Recently, some friends and I discussed an author we love. Or loved. Two years ago, I realized I was wasting my money on her work (wasting: paying hardcover prices for not-so-great books). I thought it was me. A few months ago, a friend warned me against buying the author’s current release; I confessed I’d already made the decision not to do so. Very recently, the author confessed in a public forum that she’d been off her game with her recent releases. Health issues. I can sympathize, but I kinda want a refund.
The publisher sold readers a book they knew was not very good. Yes, the publisher had to know. Someone on the editorial staff (presumably) read the book. Someone with (presumably) enough discernment to realize the book was crap. Someone who should have had the guts to say to the author that the book didn’t pass muster. You know, instead of foisting bad stuff on readers.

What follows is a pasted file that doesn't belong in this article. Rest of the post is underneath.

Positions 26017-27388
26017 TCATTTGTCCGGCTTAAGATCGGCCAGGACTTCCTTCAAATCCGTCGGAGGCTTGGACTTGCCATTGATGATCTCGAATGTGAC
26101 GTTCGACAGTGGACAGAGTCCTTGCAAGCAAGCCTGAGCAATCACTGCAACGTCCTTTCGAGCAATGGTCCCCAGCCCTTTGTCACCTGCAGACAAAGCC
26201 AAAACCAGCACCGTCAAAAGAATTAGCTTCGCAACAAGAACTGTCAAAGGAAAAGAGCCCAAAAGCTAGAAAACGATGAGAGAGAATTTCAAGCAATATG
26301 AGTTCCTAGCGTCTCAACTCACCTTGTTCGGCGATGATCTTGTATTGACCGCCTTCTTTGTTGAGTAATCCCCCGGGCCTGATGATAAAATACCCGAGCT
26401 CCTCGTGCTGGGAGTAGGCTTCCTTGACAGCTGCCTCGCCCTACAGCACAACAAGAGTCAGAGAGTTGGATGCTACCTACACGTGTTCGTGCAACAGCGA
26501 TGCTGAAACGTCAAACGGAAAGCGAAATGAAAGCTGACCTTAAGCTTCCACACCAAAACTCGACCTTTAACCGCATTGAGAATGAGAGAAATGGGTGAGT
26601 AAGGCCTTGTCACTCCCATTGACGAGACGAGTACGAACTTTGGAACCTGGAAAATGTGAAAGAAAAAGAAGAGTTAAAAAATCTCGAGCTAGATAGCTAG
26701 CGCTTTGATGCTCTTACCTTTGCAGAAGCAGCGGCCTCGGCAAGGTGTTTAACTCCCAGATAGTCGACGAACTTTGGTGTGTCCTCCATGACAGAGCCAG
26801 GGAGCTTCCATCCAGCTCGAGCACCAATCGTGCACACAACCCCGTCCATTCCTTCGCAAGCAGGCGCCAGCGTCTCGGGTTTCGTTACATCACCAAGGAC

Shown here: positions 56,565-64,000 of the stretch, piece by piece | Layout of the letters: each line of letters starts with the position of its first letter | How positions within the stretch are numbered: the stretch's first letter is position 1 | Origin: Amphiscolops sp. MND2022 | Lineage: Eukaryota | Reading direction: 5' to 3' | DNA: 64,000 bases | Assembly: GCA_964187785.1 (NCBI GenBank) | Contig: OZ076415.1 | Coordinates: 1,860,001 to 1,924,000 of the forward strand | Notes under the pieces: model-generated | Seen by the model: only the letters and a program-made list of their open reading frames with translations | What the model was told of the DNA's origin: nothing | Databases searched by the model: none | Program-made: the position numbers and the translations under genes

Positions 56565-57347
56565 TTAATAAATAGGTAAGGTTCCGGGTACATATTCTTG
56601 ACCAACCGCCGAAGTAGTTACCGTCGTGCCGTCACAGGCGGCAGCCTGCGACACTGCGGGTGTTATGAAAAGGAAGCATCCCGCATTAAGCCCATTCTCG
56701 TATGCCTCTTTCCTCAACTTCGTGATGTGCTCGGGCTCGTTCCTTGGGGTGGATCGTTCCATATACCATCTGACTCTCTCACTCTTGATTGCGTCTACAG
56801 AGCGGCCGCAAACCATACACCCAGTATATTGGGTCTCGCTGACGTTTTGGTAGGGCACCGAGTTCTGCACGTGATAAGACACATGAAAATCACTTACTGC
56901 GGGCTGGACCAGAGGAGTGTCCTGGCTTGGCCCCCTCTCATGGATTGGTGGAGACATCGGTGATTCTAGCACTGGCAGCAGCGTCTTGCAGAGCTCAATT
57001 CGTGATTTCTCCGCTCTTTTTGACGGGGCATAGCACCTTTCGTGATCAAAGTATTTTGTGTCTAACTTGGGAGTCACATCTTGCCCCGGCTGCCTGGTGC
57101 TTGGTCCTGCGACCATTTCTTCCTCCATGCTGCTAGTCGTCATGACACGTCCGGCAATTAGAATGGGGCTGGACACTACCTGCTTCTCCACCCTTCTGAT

This particular author writes hybrid genre fiction. She is contracted to produce, at minimum, a book a year (surmising here, I don’t know her particular deal). She’s reached that point in her career where her publisher has her slotted as a hardcover author. This means, quite often based on her track record alone, readers are paying big money for titles that, by her own admission, weren’t her best work.
So much for the gatekeeping function of publishers. Is it any wonder that readers are confused? How are we supposed to discern value when we cannot trust publishers to perform the most basic duty of vetting books for quality?
I was lucky. I bought my camel’s straw book by this author for my Kindle, meaning I paid a mere $9.99. I felt ripped off. Now, there are rumblings among this author’s core audience (my peer group included) that they aren’t going to buy her in hardcover, maybe even mass market paperback, anymore. Seriously, would you pay that kind of money for a book that reads like it’s been phoned in?